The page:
Prior to the legislative amendments that are analyzed in this article, controversies existed concerning cases having a commercial nature, and which would fall within the jurisdiction of the commercial courts. These controversies have first been addressed through the amendment introduced by Law No. 6545 to Art. 5 of the Law on Establishment, Jurisdiction, and the Competence of Civil Courts of First Instance and Regional Courts of Appeal. Accordingly, arbitration-related court proceedings to be conducted pursuant to the IAA and CCP shall be within the jurisdiction of the commercial courts.
On the other hand, following the adoption of this provision, decisions have been granted in arbitration-related matters by civil courts of first instance, instead of the commercial courts. Pursuant to this amendment introduced with regard to the competent court, the Court of Cassation granted many decisions emphasizing the competent court for arbitration-related matters, and it reversed the decisions of the civil courts of first instance, which had not been given in accordance with the amendments introduced.1
Finally, through a new provision in the IAA adopted by Law No. 7101, it has been clarified that the competencies granted to the civil court of first instance under the IAA would be undertaken by civil courts or commercial courts of first instance, depending on the subject of the dispute. It should be emphasized that this provision shall be applied with regard to competencies aside from the set-aside actions, which are within the jurisdiction of regional courts of appeal, as shall be explained, below. Accordingly, the objections to be made to the arbitration clauses, lawsuits pertaining to appointment or challenge of arbitrators, request of assistance from state courts concerning collection of evidence, and lawsuits pertaining to the extension of duration of the term of arbitration, shall be within the jurisdiction of either civil courts or commercial courts of first instance, depending on the subject of the dispute.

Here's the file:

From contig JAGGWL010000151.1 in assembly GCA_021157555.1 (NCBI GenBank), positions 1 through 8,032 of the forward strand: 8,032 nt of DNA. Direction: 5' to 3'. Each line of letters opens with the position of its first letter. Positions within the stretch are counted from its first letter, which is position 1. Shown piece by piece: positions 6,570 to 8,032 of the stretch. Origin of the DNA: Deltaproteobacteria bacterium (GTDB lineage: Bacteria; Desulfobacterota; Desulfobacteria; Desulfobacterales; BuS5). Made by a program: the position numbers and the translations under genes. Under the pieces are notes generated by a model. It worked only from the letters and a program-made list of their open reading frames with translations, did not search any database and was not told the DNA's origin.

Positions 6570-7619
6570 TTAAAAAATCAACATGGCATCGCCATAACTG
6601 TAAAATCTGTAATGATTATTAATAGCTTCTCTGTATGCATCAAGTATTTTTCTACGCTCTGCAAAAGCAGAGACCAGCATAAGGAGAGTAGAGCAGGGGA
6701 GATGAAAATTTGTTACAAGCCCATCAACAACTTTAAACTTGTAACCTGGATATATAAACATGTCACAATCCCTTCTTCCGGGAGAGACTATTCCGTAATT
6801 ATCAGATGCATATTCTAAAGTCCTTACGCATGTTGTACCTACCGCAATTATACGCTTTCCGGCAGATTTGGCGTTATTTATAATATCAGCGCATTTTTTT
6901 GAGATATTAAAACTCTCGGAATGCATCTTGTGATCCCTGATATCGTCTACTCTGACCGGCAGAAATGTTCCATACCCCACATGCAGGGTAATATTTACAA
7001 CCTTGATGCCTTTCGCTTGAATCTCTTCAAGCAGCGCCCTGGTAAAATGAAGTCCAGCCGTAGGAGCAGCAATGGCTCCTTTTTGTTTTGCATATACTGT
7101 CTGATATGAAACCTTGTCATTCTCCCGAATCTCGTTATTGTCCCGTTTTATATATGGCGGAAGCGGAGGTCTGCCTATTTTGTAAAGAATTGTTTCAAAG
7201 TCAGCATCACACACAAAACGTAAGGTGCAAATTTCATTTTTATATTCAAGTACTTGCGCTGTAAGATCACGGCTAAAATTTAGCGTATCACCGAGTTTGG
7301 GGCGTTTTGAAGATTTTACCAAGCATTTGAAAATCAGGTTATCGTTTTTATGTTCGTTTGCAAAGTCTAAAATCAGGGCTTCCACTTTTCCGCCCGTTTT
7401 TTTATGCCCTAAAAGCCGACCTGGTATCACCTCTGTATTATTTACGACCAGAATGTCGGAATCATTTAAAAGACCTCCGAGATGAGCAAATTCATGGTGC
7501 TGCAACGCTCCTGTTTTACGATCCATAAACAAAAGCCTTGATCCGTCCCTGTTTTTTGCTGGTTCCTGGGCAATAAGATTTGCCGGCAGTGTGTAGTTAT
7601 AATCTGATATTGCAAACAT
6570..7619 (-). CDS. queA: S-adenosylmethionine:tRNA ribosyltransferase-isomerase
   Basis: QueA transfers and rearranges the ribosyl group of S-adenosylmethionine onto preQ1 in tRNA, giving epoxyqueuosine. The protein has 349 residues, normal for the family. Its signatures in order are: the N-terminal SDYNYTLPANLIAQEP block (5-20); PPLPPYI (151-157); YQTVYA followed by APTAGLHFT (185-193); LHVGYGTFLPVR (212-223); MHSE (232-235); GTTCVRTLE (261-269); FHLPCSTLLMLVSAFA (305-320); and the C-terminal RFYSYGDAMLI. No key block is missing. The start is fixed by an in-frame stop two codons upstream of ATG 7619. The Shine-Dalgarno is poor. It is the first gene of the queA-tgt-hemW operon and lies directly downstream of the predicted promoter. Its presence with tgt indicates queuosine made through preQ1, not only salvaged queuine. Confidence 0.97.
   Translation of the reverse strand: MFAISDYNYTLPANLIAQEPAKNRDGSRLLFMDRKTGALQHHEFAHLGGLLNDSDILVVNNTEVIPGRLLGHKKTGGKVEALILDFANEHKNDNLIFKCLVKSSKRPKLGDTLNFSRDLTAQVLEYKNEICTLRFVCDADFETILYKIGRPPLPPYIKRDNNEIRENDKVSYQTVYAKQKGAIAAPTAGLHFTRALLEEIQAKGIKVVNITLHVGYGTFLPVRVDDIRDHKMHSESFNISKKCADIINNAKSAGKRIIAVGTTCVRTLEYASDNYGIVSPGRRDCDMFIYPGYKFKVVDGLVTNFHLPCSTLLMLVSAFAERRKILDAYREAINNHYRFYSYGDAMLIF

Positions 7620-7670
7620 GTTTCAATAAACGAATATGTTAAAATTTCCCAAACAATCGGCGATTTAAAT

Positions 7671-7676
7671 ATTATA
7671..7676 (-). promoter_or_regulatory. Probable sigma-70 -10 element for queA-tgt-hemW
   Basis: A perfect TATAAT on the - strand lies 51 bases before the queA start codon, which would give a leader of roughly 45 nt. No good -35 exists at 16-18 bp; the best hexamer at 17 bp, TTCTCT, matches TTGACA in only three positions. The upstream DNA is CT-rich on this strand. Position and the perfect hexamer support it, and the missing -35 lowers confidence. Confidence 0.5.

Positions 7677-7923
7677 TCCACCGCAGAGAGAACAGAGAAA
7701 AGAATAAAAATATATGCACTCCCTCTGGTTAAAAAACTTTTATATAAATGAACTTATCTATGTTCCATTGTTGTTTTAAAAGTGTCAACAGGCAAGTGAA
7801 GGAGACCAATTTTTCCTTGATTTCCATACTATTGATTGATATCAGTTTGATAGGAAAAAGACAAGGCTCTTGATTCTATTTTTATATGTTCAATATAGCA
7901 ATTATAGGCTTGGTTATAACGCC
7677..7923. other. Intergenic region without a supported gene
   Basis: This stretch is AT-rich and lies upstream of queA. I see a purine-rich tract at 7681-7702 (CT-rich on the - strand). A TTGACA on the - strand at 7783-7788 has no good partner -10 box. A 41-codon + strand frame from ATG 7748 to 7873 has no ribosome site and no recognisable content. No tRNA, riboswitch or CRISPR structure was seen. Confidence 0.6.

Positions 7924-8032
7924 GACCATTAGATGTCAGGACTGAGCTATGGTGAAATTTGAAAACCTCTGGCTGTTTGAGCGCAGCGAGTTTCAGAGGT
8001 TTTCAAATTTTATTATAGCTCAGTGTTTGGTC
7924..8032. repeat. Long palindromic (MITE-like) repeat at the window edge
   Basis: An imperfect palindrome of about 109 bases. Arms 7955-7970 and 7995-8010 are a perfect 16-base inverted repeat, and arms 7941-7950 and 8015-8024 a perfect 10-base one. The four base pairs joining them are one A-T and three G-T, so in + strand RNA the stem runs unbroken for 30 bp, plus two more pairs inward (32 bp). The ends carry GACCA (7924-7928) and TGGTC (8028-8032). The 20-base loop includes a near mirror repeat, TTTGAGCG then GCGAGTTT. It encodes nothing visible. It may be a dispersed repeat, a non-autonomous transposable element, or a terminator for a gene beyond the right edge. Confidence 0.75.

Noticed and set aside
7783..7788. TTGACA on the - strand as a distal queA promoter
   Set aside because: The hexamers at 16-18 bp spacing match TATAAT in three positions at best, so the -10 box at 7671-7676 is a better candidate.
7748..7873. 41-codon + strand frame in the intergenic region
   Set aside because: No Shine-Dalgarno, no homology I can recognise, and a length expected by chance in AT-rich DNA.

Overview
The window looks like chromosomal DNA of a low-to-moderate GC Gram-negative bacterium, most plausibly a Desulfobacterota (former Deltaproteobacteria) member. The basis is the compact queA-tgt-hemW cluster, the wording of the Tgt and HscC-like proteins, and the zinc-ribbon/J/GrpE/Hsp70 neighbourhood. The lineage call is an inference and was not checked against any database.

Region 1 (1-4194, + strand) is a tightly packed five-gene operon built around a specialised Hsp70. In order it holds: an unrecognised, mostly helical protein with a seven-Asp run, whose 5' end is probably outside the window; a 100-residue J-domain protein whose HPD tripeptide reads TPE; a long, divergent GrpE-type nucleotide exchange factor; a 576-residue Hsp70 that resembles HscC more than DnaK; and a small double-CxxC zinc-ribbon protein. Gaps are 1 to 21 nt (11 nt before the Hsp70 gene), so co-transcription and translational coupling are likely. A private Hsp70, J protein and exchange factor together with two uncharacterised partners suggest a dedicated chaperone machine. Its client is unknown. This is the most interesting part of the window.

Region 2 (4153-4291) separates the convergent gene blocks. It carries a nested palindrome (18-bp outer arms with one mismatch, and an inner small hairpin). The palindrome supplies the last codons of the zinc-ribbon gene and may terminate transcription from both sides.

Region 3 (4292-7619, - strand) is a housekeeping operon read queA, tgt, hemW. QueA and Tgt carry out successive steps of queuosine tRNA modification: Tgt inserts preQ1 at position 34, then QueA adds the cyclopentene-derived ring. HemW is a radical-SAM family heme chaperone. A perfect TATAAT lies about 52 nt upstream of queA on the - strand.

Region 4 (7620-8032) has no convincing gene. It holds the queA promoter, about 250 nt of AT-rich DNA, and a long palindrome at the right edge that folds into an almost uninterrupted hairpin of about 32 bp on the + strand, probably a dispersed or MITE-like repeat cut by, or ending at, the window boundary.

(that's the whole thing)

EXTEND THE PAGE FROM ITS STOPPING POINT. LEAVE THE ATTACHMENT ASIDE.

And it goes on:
Competent Courts in Set-Aside Proceedings under the IAA
All of these provisions aside, Law No. 7101 introduced the modification of the competent courts in set-aside proceedings under the IAA. With the amendment made to Art. 15/A/1 of the IAA through Law No. 7101, the competent regional court of appeal has been determined as the competent court for set-aside actions. Accordingly, regional courts of appeal, which have been established in accordance with the adoption of a three-tier appellate review system in Turkey, shall hear set-aside actions, instead of first instance courts.